Other bills in wings at special session
By Peggy Fikac and Lisa Sandberg
San Antonio Express-News Austin Bureau
Web Posted: 06/27/2005 12:00 AM CDT
AUSTIN — Some see the current special legislative session on school funding as a new chance for other failed proposals, from judicial pay raises to university construction money to telecommunications changes.
But their only hope depends on passage of school and tax reforms, the only topic Gov. Rick Perry put on the agenda when he called lawmakers back here.
Unlike regular sessions, which occur every two years, the governor is the only one who can call special sessions and control what they're about. It's one of the office's few sources of real power and almost as significant as that other big one, the authority to sign bills into law or veto them.
If another stalemate develops over school funding and taxes — and early indications are pointing in that direction — a burning desire by some lawmakers to work on other topics could create an undercurrent favoring compromise. A special session can't last more than 30 days.
"All of those other issues are floating around in the legislative ether right now. None of those are going to be addressed until we address the most important issue in front of us, and that is the reforms of our public schools, the taxpayers' property tax reduction and the reforms for those taxpayers," Perry said as the session began last week.
"We're not going to talk about tuition revenue bonds (for university construction). We're not going to talk about judicial pay. We're not going to talk about a telecom bill. We're not going to talk about anything until this is finished," he said.
"At that particular point in time, I will be open to discussing expanding the call to some other issues that are important to the state, but not before this is done."
That doesn't mean lobbyists and lawmakers aren't trying. Phil Wilson, Perry's deputy chief of staff, said he's fielded calls about a number of issues.
"Some have asked for things such as telecom to be considered. Some have requested that telecom not be considered," he said.
Rep. Phil King, R-Weatherford, whose telecommunications bill — and his strenuous efforts to attach the measure to other legislation — were defeated during the regular session, said he had high hopes the issue would be resurrected soon.
His proposal would make it easier for phone companies to enter the cable TV market, a concept backed by San Antonio-based phone giant SBC.
King said Perry told him Wednesday that he would allow it to be considered if lawmakers reach a school finance deal.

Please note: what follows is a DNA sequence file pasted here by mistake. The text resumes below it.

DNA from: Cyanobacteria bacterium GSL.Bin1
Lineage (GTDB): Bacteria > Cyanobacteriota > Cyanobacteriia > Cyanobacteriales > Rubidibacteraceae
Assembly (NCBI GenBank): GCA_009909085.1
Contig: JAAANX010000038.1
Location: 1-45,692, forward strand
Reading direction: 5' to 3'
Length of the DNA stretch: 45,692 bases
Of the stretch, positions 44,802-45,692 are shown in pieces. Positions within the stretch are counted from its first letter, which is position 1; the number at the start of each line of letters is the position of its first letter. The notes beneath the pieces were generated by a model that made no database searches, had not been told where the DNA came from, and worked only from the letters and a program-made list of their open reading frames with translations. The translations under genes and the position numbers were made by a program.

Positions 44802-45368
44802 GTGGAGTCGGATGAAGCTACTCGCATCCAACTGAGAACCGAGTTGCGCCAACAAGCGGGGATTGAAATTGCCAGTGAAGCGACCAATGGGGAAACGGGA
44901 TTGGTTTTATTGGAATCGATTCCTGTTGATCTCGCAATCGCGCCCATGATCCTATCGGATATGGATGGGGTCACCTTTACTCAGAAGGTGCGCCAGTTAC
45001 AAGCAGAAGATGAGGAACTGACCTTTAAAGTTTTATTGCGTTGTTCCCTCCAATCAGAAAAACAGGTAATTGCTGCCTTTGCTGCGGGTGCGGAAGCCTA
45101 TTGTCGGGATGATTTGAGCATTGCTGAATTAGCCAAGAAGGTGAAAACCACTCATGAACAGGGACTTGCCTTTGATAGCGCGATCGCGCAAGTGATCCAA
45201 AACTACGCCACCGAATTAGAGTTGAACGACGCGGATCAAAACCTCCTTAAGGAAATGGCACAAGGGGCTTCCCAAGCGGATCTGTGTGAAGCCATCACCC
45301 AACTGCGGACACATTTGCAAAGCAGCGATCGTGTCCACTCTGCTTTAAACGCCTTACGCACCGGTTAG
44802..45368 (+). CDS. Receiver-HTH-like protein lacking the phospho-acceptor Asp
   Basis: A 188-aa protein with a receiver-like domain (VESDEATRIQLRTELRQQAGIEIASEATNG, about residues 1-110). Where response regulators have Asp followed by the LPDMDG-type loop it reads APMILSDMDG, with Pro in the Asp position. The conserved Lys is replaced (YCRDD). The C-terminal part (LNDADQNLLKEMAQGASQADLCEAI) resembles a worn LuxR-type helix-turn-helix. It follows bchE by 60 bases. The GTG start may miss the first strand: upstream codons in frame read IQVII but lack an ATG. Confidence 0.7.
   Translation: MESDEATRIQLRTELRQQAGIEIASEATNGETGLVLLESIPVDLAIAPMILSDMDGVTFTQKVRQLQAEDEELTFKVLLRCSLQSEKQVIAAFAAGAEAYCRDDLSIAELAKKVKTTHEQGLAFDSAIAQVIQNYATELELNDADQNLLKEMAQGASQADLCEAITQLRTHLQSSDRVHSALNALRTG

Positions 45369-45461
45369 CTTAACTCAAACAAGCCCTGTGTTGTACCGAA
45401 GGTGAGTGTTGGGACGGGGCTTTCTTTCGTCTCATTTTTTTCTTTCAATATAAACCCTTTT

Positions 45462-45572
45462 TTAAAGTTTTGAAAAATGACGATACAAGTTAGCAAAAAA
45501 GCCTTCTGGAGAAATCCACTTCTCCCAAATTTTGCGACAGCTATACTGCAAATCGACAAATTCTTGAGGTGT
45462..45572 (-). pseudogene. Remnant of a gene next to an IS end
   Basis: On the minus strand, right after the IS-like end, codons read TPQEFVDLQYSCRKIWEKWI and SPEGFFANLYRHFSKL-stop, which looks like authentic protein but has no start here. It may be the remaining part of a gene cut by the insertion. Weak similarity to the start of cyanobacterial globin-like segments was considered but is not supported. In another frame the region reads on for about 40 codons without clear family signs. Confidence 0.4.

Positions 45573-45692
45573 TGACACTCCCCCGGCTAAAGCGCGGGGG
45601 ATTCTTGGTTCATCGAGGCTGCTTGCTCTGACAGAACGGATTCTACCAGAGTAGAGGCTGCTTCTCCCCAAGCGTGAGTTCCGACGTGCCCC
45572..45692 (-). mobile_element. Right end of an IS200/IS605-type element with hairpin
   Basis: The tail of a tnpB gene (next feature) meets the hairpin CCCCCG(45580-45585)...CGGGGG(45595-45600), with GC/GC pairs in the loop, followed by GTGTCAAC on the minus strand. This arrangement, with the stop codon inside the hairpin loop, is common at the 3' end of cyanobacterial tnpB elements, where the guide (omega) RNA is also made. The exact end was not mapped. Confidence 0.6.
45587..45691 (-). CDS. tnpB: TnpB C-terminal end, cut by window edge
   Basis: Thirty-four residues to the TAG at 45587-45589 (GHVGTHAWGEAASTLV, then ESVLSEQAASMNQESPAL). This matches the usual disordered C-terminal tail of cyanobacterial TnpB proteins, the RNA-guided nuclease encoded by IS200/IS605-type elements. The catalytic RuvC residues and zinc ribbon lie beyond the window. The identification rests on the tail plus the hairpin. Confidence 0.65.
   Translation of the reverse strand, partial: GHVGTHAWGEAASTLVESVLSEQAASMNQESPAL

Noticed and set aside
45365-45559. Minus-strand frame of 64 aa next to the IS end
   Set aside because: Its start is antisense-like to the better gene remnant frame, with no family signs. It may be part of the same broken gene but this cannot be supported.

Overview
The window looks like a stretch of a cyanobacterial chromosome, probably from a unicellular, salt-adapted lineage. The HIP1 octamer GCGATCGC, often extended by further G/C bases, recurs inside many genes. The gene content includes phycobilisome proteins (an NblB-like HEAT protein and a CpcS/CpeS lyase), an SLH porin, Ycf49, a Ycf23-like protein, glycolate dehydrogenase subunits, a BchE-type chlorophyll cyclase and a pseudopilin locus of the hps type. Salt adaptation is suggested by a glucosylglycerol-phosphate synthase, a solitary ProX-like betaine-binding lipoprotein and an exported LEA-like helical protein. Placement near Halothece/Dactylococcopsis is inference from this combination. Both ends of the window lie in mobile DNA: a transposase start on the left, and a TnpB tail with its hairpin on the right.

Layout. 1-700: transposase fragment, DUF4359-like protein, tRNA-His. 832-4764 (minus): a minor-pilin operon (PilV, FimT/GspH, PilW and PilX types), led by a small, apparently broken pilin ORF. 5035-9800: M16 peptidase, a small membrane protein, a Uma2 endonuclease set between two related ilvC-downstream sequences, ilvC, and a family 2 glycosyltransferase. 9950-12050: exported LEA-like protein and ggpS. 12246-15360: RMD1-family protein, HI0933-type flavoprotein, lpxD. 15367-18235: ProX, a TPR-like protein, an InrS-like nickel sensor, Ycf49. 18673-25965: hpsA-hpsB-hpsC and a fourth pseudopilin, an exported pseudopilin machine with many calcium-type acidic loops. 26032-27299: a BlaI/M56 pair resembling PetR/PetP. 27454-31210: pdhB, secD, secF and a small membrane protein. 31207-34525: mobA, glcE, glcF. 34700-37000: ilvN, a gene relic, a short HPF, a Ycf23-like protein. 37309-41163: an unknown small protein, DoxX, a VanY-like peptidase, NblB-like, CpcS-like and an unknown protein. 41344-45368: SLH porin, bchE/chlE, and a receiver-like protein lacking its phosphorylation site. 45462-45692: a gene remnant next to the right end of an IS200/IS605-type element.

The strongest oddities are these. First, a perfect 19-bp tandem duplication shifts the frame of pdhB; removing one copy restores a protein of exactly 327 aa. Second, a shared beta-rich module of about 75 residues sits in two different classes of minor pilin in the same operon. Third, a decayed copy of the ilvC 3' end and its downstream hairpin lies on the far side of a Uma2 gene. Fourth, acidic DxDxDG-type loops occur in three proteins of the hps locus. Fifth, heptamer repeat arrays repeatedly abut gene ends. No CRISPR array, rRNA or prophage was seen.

King, chairman of the House Regulated Industries Committee, said he would hold hearings on the matter even as work on schools and taxes continues.
Others are pushing lawmakers to revisit the issue of providing more than $1 billion in state money for public university construction projects.
The Legislature's failure — on the regular session's last day — to reach consensus on that issue left university administrators around the state steaming, and it exacerbated tensions that already existed between the House and Senate.
Dozens of institutions were affected, including San Antonio's University of Texas Health Science Center, the proposed Texas A&M campus on the South Side and the University of Texas at San Antonio.
Lt. Gov. David Dewhurst indicated that if there is a school finance deal, Perry would add tuition revenue bonds to his short list of items up for discussion.
"I'm going to start working on a draft bill," said Sen. Steve Ogden, R-Bryan, chairman of the Senate Finance Committee.
But he said he feared that many of the same troubles that doomed the bill last month — too many projects, too little money — would resurface.
"It's a hard bill to carry," he said. "Everybody wants a lot."
Rep. Ruth Jones McClendon, D-San Antonio, said she had written to Perry to urge him to put the issue on the special session agenda.
UTSA is bursting at the seams to accommodate new students and "desperately" needs a building for its engineering program, she said in an e-mail.
"Room for students and additional faculty is essential if the university is to continue to be a top-flight university," McClendon said.
Faculty members at UTHSC "are working out of offices in temporary buildings, much like mobile homes," she added.
"If San Antonio is going to attract faculty of the highest quality, we need to place them in office spaces that allow them to connect to the best technology and to the best resources available."
Texas Supreme Court Chief Justice Wallace Jefferson, who has warned that Texas may lose judges if lawmakers don't raise their pay to keep pace with the times, said he's hoping lawmakers will reconsider that issue as well.
A judicial pay raise bill died in the regular session.
Because lawmakers' pensions are linked to judicial pay, their retirement also would be boosted if it passes.
"It has been clear to me since before the last regular session that the governor has been a proponent for ensuring that judges have the capacity to remain on the bench and that he has the ability to recruit new judges for vacancies," Jefferson said.
"If it can be done, it certainly should be for the sake of the state and for the judiciary and ultimately for Texans. ... I think it's an issue that needs to be addressed sooner rather than later."firstname.lastname@example.org